Have you ever seen a weasel in Santa Cruz? No? Well, you’re not alone. Most local residents are surprised that weasels live in Santa Cruz. We’re here to tell you that they do live here and that we recently had a fascinating experience raising and releasing an orphaned Long-tailed Weasel back into the wilds of Santa Cruz.
The story begins when an infant weasel was brought to NAR on April 3 by a local family who found him—thinking he was a squirrel—on the ground near their home in Watsonville. The baby weasel, known as a “kit,” was no more than seven days old with eyes shut, without teeth, and nearly hairless. Raising this weasel from infancy to independence took about three months and carefully planned pre-release conditioning.
First 4 weeks: The infant. During his first four weeks of life, his caregivers fed him every two hours around the clock. His high-protein feedings included a special milk formula and canned cat food made of mice. His markings, weasel fur, and teeth emerged in about week three, but his eyes remained shut until the end of the fourth week.
Weeks 5, 6, and 7: The juvenile. After his eyes opened in week four, his caregivers moved him to a large outdoor enclosure at NAR filled with a network of tunnels and hiding spaces where he could practice hiding from predators (cats, hawks, owls, foxes, and coyotes) and hunting for food hidden by his caregivers. In his new large enclosure, he was extremely energetic and active for many hours each day. His caregivers introduced whole prey into his diet, and after a few weeks, they released live prey into his enclosure. In this short video, he’s practicing his hunting skills.
Weeks 8 and 9: The sub-adult. At eight weeks, the caregivers transported him to the location in the Santa Cruz Mountains where he was ultimately released. This location was selected for its proximity to a year-round creek and good hunting grounds with abundant live prey. His caregivers began intensive pre-release conditioning to expose him to more aspects of life in the wild. In his new home, he was initially provided a nest box inside a large indoor enclosure filled with tunnels and hiding places where the caregivers continued to hide food and release live prey. Hiding from predators and catching and devouring live prey were critical milestones in his development.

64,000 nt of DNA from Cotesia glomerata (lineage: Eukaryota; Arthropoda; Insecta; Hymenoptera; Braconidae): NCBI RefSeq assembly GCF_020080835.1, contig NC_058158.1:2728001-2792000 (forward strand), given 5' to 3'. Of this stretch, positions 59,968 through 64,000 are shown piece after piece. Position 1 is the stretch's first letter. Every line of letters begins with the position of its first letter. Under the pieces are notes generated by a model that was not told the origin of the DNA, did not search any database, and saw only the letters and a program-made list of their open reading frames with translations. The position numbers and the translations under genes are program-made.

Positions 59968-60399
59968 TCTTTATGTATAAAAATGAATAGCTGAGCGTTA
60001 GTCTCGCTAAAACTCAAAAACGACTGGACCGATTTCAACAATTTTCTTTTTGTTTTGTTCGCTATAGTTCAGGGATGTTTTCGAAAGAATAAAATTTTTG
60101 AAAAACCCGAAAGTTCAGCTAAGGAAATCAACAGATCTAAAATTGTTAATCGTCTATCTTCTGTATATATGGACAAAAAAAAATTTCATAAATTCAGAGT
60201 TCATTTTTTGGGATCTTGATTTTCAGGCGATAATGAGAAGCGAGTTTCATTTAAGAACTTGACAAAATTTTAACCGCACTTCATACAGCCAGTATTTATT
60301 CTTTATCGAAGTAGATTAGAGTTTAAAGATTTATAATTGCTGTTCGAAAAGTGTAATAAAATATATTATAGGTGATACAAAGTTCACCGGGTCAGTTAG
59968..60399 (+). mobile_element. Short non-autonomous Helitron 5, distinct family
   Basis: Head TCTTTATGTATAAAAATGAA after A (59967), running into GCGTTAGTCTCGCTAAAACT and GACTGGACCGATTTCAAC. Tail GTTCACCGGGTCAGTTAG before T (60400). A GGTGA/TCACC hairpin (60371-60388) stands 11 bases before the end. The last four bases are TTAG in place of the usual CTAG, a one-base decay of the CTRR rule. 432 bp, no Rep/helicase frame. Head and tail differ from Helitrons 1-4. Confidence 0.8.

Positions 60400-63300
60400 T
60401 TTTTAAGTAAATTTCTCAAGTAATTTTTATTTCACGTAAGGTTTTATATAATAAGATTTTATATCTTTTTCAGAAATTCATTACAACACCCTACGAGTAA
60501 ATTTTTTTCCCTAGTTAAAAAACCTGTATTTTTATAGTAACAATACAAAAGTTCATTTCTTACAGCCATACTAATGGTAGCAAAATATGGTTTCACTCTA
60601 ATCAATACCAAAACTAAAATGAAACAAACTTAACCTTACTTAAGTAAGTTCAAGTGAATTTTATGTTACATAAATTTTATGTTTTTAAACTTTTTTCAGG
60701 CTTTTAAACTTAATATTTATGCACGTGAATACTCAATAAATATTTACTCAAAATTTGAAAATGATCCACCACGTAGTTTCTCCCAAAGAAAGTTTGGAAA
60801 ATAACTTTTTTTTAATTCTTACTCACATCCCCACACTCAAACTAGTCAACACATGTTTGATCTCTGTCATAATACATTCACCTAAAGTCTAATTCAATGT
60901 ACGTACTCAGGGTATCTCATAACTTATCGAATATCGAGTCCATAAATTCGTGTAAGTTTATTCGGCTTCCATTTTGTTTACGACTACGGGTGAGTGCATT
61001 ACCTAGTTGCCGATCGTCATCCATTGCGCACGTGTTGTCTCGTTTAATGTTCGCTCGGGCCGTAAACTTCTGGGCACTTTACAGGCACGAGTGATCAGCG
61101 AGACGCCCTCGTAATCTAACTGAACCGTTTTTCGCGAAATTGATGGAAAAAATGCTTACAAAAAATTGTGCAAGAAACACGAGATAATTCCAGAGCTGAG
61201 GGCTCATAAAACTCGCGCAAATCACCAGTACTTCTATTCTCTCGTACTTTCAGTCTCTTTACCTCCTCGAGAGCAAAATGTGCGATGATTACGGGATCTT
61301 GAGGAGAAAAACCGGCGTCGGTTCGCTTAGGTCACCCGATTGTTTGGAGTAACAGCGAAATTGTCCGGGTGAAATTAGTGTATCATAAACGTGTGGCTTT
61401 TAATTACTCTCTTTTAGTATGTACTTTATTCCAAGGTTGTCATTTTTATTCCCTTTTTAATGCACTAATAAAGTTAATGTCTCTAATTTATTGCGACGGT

Week 10 to 13: The adult. In week ten, a tunnel to the outdoors was added to his enclosure so that he could go in and out whenever he wanted. It became especially important that he become adept at hiding from predators. The caregivers continued to provide food inside his enclosure. After two weeks, the caregivers moved the nest box outside and closed the tunnel so that the weasel could no longer return to his protected enclosure. In this “supported release,” he was able to put his hunting skills to work while relying upon a backup supply of food close to the nest box.
Week 14. Second chance at life in the wild. By the end of week 13, the weasel was surviving on his own in his new territory with a little backup support from his caregivers. Finally, his dependence upon his caregivers totally diminished. By week 16, the weasel was swimming across the creek, hunting, killing, and eating his own live prey. SUCCESS!!